FreeThinker

How the Internet changed the way we write

There is an interesting article in The Guardian regarding the evolution of English in the era of the Internet and how one's rules and style vary according to context. Some old fogeys, (me), are sticklers for the old grammatical rules, (my editor might raise an eyebrow reading that), but the new conventions of Internet writing actually make reading easier and more comprehensible (according to the author, the style editor for Buzzfeed--having read Buzzfeed, I think "style editor for Buzzfeed" might be an oxymoron).

 

https://www.theguardian.com/technology/booksblog/2017/dec/07/internet-online-news-social-media-changes-language

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Interesting.  I can certainly see the fogies among us railing at some of their style points.  But the article makes some good sense, too.

I do have a quibble.  It says grandparents don't have to have a translator for message they send to their grandchildren.  From speaking to grandparents, however, I've found the shoe is on the other foot and many do need translators to help with the messages they get from the kids.  Kids are learning to write in a phone messaging argot, a wholly different language than what we learned while still on the tit.  Or even in our adolescent years when our parents scratched their heads while listening to us speak the modern language of our day.  But we didn't turn much of our language into pet phrases we spelled out in just initials.  These have so proliferated that now, even the kids can't keep up with the new ones.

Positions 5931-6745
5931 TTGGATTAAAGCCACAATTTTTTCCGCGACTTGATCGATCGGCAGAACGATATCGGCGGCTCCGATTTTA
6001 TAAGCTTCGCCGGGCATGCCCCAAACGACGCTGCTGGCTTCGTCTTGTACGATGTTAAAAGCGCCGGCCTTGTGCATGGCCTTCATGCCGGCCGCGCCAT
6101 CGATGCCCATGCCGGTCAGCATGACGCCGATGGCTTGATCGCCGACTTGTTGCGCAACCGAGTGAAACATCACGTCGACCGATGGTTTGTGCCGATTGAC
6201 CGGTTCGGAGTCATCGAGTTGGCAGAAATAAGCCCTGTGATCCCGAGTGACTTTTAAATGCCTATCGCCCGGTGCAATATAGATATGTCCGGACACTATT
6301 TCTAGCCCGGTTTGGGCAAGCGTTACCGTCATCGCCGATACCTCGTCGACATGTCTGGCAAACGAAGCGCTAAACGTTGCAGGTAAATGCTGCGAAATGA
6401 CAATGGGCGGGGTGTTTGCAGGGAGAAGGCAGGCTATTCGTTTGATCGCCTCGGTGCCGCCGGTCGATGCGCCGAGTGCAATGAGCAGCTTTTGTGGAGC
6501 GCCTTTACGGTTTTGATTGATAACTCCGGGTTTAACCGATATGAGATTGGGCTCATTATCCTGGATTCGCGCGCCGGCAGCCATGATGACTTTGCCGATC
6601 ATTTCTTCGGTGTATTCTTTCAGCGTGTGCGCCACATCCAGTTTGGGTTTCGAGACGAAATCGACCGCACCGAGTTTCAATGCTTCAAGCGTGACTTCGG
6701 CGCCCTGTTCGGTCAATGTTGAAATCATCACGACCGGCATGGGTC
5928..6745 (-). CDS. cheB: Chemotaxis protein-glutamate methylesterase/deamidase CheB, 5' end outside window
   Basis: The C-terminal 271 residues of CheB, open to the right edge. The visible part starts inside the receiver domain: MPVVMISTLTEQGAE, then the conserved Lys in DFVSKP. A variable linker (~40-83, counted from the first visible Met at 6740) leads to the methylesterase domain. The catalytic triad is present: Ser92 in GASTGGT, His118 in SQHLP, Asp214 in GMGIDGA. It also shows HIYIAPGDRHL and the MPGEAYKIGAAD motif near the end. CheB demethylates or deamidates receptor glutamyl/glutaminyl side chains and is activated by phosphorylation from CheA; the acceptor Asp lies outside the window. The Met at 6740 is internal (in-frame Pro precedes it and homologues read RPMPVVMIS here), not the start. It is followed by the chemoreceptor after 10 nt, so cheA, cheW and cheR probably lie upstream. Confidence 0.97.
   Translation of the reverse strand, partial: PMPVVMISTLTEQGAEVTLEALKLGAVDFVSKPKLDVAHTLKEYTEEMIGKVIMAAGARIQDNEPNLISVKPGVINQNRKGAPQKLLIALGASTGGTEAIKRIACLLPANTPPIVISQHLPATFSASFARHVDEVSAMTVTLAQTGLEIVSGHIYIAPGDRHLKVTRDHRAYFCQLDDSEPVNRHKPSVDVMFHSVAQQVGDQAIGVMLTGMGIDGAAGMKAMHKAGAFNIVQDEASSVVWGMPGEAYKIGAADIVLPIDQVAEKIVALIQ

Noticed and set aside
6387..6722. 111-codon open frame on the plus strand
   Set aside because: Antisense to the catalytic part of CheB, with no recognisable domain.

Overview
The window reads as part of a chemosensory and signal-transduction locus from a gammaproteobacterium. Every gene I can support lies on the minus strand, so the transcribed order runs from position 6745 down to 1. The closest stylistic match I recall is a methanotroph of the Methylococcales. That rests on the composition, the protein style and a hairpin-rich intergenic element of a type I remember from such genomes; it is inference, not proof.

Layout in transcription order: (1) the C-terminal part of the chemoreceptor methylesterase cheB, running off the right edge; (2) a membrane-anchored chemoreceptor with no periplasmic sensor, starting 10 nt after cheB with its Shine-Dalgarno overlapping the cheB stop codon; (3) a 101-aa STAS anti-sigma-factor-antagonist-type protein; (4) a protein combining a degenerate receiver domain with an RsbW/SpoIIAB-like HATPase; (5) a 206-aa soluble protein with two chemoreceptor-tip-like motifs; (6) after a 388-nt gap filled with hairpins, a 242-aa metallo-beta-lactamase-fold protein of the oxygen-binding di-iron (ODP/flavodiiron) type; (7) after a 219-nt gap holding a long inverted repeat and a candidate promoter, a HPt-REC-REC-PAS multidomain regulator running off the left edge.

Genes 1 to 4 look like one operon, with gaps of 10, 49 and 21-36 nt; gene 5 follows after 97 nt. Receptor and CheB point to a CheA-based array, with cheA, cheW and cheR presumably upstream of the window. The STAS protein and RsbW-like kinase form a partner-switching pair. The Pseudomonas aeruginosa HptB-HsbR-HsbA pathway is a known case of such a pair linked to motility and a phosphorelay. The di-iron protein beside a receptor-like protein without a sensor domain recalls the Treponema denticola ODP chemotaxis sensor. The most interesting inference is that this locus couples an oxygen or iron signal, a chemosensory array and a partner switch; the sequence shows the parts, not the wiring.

There oughta be a law.

C

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On ‎12‎/‎7‎/‎2017 at 10:31 PM, FreeThinker said:

There is an interesting article in The Guardian regarding the evolution of English in the era of the Internet...

https://www.theguardian.com/technology/booksblog/2017/dec/07/internet-online-news-social-media-changes-language

In the Guardian article there's a link to the BuzzFeed Style Guide. It's definitely worth a look; there's a lot of useful information, including extensive abbreviation and word lists.

Thanks, FreeThinker, for posting this link.

Colin  :icon_geek:

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I agree with Cole that it's hard to keep up, for everybody. I sometimes feel like a kid again when I have to look up words, phrases and abbreviations in the Urban Dictionary - lucky that exists! Then, the BuzzFeed Style Guide, I looked at the UK version, being British. I realised that even though I write British English, it gets more and more mixed up with American, I have no real preference, it is more a question of how you learnt the language, but the edges are getting blurred. Now throw into the mix that I live in France, listen to and speak French, I find myself - believe it or not - someties struggling with English. I've watched British television series in English and found the people spoke so badly it was difficult to understand what they were saying. Flip the audio to the dubbed French and it was clear- what does that say about language development?

 

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Some of the problem with Brit TV shows or movies isn't the language they use, it's the rapidity of the speech.  This is probably something the show directors want, but much of it I find unintelligible, and I understand English just fine.

Subtitles don't help.  When the speaking is  that fast, the subtitles flash on and off before you can read them.

C

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